I really wanted to write something profound on this topic, but I find that the quote has neatly covered most of what I wanted to say. I'll try to explicate why I find this so fascinating, though. It's something that really tends to bother me--especially when I find myself talking to an artist who doesn't get the intellectual side of things, or an intellectual who doesn't realize the artist's side of things even exists.
(Disclaimer: I do realize that very few people are one or the other; most fall somewhere between the far ends of this spectrum.)
"An intellectual is a man who says a simple thing in a difficult way."
"Difficult," here, means hard to comprehend, something out of the normal mode of perception. What the intellectual loves is finding out what makes things work, being able to trace and decipher the components and process of something. That might be the universe (physics, philosophy), the human body (biology, medicine), the human mind (psychology, neurology).... They ask, "What makes this happen? What things must occur for this to take place? What is this made of?"
That's heady, important, fascinating stuff. I'm not strictly an intellectual, and have little aptitude for disciplines such as mathematics, but I do love hearing about advancements in physics or medicine, about the latest research into our cosmos or the behavior of light. Knowing the building blocks of something can make me appreciate it all the more, can infuse my knowledge of the world with even greater wonder.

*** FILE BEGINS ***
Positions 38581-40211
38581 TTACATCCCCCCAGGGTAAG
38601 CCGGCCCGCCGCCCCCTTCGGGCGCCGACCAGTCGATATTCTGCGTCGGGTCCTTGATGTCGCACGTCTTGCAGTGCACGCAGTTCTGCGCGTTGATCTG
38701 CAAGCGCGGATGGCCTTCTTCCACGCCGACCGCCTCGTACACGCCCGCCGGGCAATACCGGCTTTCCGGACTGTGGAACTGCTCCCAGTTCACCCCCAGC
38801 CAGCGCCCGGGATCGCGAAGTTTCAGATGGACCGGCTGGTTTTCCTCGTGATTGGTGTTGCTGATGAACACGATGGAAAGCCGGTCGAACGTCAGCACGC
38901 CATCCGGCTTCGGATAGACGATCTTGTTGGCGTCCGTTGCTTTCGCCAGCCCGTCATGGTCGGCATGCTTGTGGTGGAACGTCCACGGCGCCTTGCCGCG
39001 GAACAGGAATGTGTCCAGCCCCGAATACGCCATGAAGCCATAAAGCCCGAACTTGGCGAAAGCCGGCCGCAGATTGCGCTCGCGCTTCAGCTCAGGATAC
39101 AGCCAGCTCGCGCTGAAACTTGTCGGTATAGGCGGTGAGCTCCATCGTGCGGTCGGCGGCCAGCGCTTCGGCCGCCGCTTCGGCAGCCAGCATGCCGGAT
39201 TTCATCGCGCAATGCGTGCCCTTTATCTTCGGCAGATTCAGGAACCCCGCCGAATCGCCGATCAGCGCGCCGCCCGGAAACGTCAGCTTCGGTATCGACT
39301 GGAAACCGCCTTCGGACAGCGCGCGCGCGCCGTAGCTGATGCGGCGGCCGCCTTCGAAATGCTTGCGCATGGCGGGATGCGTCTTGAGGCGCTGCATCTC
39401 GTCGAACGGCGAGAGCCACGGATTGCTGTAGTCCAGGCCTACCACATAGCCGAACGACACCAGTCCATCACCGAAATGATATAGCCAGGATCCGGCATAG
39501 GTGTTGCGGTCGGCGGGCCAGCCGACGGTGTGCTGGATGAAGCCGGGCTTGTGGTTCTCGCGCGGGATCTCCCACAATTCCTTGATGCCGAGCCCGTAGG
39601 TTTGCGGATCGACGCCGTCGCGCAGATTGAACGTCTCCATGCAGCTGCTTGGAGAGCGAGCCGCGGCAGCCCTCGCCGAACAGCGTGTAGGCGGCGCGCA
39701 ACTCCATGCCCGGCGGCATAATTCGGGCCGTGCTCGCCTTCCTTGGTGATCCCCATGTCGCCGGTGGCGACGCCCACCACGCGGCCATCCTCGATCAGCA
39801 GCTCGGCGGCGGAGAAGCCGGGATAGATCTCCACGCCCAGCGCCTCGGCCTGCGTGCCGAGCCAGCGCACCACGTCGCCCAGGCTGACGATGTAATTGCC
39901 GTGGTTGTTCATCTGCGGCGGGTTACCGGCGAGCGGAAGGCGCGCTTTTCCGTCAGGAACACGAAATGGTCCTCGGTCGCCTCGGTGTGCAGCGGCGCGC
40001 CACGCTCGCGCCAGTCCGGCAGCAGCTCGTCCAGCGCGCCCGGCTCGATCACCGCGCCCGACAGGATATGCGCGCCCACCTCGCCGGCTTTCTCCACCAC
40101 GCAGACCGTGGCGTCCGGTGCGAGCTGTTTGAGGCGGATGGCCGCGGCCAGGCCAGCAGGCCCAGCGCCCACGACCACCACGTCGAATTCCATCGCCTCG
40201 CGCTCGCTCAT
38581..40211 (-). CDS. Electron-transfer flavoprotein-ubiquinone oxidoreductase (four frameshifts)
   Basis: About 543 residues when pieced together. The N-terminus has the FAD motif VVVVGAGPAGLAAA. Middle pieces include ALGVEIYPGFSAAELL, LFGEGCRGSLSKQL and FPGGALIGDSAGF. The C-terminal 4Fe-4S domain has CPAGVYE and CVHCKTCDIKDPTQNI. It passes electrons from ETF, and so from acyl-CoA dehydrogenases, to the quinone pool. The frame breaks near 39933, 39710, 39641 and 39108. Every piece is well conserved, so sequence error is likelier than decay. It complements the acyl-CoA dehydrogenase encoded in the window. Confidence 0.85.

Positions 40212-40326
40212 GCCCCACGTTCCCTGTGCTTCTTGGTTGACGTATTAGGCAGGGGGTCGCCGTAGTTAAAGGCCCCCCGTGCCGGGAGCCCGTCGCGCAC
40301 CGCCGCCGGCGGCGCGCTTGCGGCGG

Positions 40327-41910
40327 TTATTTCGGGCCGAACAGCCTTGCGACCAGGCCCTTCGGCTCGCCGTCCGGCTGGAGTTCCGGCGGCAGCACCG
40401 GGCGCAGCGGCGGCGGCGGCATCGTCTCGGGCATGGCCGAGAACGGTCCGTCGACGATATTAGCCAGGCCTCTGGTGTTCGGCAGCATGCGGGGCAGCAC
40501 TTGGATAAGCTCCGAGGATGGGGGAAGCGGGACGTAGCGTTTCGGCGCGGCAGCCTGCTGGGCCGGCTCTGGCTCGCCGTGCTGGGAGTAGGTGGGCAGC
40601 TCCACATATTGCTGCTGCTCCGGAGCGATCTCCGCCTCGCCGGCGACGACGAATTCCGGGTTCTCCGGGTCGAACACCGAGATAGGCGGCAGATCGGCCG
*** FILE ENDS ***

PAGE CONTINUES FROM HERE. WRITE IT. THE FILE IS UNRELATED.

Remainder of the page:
But if the focus is too tight, it can cause me to miss the forest for the trees. A human being is not just the atoms or elementary particles that make up its cells, and light is not just particles/waves.
"An artist is a man who says a difficult thing in a simple way."
I do love the use of the word "difficult" in this context. What the artist strives for most is expression--communication. He may be intrigued by the building blocks of things, especially if that knowledges gives him a new perspective, takes him behind appearances. But that's secondary to his real focus, which is on images and patterns, meaning and metaphor. It is the business of the artist to take masses of information and figure out a way to present it that enables comprehension.
He asks, "What does this mean? How does this relate to human life, to social life, to history? How do we experience this, and what does that mean?" I'm living proof of this; my university notebooks are full of scribbles where I connected with the material in a class on history, religion, or philosophy by turning the concepts into story ideas. If I could consider it in the light of personal experience, I could come to a fuller understanding of the concept.
But if the focus is too diffuse, if the artist can't take reason and knowledge into account, her work won't have the grounding it needs to stay in touch with truth.
Small wonder the intellectual and the artist tend to clash. The first is all about facts, things that are provable and solid. The second is all about image, about abstraction, about making comparisons that enable understanding. I wish that both could work together more than I see them do at present--science and the intellect informing our art, and art working to describe and impart the essence of what lies behind us and our universe.
The best I can do is try to embrace both.